Sunday, July 7, 2013

Frontiers of Pataphysics

Of all the laws of physics, the Pauli Exclusion Principle seems the most like a fiat.  Two innocent fermions would like to snuggle together in the same quantum state, just like their buddies the bosons do (technically, it’s called “bundling”), when in pops Professor Pauli and says (for reasons best known to himself):  “NEINNN!  Es ist streng verboten !!”

Initially, the Heisenberg Uncertainty Principle feels something like this:  like the children in the Märchen who are warned never to go too near a certain spot in the forest, or a certain room in the castle (or a certain tree in the Garden, if memory serves), physicists are warned not to inquire too nicely into both the location and the momentum of a particle, nor any other pair of conjugate quantities.   But it turns out that the principle need not be stipulated, but can be derived, in various ways.  Thus Feynman, in QED (p. 56), claims that the principle falls out of his favorite technique of adding-up little arrows  -- “There is no need for an uncertainty principle!”  And Stein & Skakarchi (Fourier Analysis, p. 160) show that it follows from that fact that, if a given function is ‘bunched’, then its Fourier transform cannot be:  in which case the mysterious Principle turns out to be a simple truth of mathematics, and not a peculiarity of physics.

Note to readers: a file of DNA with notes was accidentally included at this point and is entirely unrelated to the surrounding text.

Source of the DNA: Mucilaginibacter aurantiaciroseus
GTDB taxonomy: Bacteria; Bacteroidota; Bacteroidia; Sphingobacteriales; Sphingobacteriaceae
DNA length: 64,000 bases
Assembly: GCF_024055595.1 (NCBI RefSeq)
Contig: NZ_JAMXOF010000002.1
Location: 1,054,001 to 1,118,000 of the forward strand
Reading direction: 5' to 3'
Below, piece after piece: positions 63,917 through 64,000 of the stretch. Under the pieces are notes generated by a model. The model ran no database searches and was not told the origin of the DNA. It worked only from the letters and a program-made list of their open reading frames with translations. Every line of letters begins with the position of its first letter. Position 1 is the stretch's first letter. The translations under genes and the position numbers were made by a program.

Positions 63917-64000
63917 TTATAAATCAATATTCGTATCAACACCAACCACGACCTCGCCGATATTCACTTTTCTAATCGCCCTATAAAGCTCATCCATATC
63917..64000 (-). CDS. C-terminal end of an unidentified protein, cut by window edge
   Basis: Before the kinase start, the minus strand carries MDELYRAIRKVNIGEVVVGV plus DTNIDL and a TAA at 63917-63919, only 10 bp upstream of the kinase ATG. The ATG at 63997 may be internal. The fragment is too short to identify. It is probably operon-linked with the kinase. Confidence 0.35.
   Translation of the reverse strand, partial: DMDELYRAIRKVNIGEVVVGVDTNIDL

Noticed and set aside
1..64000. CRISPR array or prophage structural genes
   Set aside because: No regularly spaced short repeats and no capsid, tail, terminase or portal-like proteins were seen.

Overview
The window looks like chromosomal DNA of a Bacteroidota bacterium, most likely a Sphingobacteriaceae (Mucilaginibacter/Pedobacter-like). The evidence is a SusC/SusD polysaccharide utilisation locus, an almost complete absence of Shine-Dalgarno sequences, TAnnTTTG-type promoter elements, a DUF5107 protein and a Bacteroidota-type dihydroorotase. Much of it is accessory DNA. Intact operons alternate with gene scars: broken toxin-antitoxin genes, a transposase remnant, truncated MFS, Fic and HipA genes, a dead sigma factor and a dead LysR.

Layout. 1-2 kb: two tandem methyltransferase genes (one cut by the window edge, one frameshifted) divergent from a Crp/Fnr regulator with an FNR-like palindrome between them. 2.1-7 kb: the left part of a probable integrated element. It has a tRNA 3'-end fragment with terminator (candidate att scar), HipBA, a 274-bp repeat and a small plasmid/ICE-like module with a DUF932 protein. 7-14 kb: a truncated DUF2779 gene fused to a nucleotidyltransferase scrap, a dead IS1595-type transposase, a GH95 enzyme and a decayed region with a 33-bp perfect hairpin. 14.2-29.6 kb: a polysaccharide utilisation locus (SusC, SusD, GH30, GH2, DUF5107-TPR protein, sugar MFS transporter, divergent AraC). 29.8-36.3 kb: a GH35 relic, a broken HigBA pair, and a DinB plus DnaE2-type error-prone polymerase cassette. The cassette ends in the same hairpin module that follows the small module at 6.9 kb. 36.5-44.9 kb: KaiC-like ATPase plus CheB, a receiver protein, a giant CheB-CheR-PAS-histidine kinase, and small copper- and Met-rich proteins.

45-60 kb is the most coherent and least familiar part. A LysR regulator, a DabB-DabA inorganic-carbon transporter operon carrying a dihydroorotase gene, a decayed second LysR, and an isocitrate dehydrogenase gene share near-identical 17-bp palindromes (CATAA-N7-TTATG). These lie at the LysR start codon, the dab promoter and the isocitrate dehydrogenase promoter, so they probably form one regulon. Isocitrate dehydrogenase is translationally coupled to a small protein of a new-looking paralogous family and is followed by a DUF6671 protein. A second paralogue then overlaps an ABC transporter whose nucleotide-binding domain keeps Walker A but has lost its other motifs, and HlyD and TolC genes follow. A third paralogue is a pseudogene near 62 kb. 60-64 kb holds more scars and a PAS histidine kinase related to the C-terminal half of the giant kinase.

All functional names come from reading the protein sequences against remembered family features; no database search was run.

My mind was brought back to these reflections while reviewing my distressingly slender résumé so far:  which, despite my world-celebrated discovery of the Higgs Boson (documented here), would scarcely suffice for a Nobel Prize in Physics, or even a Mitch ‘n’ Gladys Memorial Prize in Some Kind of Science.   Accordingly, we feel the need to beef it up a bit, with the following finding, arrived at entirely independently of Pauli, when my brother and I were respectively five and seven years old:

The Metapenguin Exclusion Principle ®

My brother and I developed this in what we may call (in retrospect, though at the time we did not call it anything at all) the “Voice Game”:  which consisted in this.


There were precisely three available voice-registers:  Normal, Low, and Squeaky.   Only one of us could be in any given register at one time.  What you actually said, in this register, was up to you;  in practice, we didn’t say much beyond “*I* have the lo-o-ow voice.”  -- “And I-yee have the squeeeaky voice!”

In principle  we would transition at random among the registers, in accordance with the statistics of Weak Decay.  But there was a symmetry-breaking consideration: Naturally, any kid would want the Squeaky voice.  I remember one time when my brother was occupying it, and I tried to entice him out of it by saying, in a hearty TV-commercial voice, as though it were the best thing in the world:  “*I* have thee Norrrmal voice.”   Hoping thereby to entice him to a Lyman transition from Squeaky to Low, his hope being thus to entice me to a Balmer transition up to Squeaky, whereupon he could grab Normal -- only to find that it wasn’t as much fun as it was cracked up to be.

Such was the Voice Game.


From this, the fermionic version associated with Pauli  follows easily as a special case.  We leave this as an exercise for the reader.

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